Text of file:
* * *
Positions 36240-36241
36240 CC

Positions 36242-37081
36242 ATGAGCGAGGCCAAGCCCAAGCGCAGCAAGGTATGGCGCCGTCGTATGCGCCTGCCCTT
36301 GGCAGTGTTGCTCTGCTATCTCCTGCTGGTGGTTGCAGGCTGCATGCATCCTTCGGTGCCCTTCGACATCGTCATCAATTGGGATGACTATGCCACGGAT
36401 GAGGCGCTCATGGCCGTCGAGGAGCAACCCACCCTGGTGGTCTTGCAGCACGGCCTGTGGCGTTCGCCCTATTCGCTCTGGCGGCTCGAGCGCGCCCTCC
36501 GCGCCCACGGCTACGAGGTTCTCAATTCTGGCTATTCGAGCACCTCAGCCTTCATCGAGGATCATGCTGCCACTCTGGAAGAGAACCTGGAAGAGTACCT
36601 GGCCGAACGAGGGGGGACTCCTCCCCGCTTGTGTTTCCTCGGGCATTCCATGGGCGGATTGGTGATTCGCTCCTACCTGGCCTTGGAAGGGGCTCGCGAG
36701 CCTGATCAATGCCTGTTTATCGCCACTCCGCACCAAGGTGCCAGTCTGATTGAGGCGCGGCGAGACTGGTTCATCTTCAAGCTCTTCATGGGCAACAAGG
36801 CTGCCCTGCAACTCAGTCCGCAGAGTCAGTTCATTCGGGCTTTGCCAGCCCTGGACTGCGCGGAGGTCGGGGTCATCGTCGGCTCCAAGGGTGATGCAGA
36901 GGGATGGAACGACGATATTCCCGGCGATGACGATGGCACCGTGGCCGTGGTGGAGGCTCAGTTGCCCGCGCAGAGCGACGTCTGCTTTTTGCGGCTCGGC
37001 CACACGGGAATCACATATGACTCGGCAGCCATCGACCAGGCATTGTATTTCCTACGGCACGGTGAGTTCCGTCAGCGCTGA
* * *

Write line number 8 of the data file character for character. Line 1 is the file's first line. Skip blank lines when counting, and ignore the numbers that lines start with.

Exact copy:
36601 GGCCGAACGAGGGGGGACTCCTCCCCGCTTGTGTTTCCTCGGGCATTCCATGGGCGGATTGGTGATTCGCTCCTACCTGGCCTTGGAAGGGGCTCGCGAG